Other reviews capably discuss the plot. Instead I'll review other production aspects and give some other background.
Review of the subtitles and translation
The English subtitles are well-done and accurate. But there were a couple scenes where the Czech meaning was noticeably lost because of differences in the structure of English versus Czech. In the beginning on the train, they are speaking using formal noun and verb endings, which are used for people who are not friends or family. Then Eliska says "We shouldn't be so formal" (meaning they are supposed to be pretending to not be strangers), but it's poorly translated as "We needn't be so formal". Joza then proceeds to use the formal structure again and Eliska, somewhat irritatingly, corrects him and makes him repeat after her with informal endings. If you don't understand what's being said, it's confusing why Eliska seems to be trying to teach him how to talk. Later right after they get off the train, Joza uses the formal structure (again) to tell her to be careful about the mud, and her sarcastic response (in Czech) is "Are you capable of being of speaking informally?" to which he responds, tersely, "I am" (meaning "I am capable of that"). However, in the film the translation of this dialogue is "Must you be so formal?" to which he responds, "No". This does not capture the sarcastic tone of Eliska's actual phrasing in Czech.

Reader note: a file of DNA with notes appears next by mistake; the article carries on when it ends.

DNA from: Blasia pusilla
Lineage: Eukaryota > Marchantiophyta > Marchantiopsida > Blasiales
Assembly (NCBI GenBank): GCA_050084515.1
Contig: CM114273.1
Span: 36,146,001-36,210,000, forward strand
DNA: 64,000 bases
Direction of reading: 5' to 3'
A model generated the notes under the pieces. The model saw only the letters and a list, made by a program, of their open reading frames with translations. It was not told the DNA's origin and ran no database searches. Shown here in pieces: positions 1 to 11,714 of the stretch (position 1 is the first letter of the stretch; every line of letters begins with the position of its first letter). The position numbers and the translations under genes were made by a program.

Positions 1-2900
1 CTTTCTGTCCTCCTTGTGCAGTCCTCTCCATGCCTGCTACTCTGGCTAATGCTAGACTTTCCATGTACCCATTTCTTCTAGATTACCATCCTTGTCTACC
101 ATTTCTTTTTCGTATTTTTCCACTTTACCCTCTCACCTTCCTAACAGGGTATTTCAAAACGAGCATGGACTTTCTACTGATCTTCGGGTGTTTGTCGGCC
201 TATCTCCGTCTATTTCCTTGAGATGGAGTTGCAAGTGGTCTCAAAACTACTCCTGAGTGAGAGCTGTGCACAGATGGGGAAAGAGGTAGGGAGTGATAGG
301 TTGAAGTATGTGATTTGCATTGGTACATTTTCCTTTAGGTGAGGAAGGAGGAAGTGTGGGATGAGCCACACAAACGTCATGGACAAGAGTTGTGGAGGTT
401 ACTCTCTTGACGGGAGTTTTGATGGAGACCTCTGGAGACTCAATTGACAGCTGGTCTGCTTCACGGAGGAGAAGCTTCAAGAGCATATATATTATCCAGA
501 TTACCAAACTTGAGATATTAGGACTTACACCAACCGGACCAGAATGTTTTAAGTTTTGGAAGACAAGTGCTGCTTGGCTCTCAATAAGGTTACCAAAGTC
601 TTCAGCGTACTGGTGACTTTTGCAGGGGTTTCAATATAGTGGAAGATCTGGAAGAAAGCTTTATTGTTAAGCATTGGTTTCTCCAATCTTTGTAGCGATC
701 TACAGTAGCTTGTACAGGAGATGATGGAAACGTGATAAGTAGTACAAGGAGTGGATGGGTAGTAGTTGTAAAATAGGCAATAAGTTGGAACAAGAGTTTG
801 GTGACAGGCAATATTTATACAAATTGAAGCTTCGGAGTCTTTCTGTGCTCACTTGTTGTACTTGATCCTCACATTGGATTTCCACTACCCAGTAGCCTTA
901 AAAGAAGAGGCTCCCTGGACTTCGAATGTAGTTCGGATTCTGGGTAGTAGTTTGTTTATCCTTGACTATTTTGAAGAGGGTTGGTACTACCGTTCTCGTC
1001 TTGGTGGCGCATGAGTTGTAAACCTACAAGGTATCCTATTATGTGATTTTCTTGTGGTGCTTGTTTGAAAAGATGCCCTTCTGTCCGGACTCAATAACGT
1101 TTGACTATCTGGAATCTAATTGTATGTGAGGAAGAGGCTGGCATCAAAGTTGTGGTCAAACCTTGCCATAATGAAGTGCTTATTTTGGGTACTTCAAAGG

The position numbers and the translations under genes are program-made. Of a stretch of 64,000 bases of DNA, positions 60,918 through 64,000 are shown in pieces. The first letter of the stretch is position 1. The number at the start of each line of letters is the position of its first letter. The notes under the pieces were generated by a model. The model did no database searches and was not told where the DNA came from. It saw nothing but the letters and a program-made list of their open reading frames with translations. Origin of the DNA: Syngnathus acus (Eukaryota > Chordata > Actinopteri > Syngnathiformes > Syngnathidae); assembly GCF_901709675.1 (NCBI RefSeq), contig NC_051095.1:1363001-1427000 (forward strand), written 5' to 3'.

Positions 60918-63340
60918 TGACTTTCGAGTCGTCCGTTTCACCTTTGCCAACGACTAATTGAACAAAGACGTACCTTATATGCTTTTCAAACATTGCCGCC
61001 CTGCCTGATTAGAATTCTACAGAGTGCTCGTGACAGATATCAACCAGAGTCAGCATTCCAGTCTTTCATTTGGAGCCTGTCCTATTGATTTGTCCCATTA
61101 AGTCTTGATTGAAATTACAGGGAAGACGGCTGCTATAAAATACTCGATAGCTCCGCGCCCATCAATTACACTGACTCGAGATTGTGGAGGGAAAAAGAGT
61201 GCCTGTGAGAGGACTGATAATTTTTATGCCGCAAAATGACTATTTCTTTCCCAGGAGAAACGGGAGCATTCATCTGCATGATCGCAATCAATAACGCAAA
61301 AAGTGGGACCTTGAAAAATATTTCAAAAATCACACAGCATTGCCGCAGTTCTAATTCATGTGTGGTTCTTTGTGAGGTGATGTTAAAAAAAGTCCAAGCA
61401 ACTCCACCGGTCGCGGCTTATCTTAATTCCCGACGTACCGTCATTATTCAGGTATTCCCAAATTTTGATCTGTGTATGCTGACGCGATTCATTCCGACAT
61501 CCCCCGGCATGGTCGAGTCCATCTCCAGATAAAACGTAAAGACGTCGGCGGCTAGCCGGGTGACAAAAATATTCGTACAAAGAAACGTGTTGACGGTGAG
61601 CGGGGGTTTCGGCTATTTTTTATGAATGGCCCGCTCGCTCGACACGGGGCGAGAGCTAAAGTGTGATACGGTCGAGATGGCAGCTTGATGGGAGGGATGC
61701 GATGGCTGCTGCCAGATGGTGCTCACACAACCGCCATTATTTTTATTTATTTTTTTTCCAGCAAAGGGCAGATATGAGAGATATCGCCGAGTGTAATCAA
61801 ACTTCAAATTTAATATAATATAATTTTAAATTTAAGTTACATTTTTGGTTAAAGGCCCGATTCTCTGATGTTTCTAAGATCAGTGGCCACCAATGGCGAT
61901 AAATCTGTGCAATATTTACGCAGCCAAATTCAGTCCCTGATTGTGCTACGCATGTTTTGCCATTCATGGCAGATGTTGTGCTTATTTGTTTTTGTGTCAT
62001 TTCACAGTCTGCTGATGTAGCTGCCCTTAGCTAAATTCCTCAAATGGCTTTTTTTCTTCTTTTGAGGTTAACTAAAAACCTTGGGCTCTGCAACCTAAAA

The soundtrack is difficult to get outside the Czech Republic. You can find it at eshop.evropa2.cz, but the site is in Czech. You'll need to search for Zelary. Look for the box marked 'hledej' (means 'search') and type in zelary. This should bring up the soundtrack where you can listen to clips at least. The soundtrack is available on the PAL version of the film that was released in the Czech Republic. You'll find it here: cdmusic.cz (the site is in English, and is by the way a good source for Czech films, most subtitled). Warning the soundtrack seems to be at least partially taken from the movie and has some dialogue. The NTSC version of the DVD comes with English and French subtitles. The PAL version has Czech, English, and German subtitles.
Other stuff on the DVD
There is a short film on "The making of Zelary". This is good. Make sure to check this out. There is also a short film on "Going to the Oscars". This is ho-hum. The PAL version has the soundtrack and a photo-gallery of shots from the filming and from the film. The photogallery and soundtrack are NOT on the NTSC version.
* There is a 28-year difference between the 2 leads. Geislerova was born in 1976 and Cserhalmi in 1948.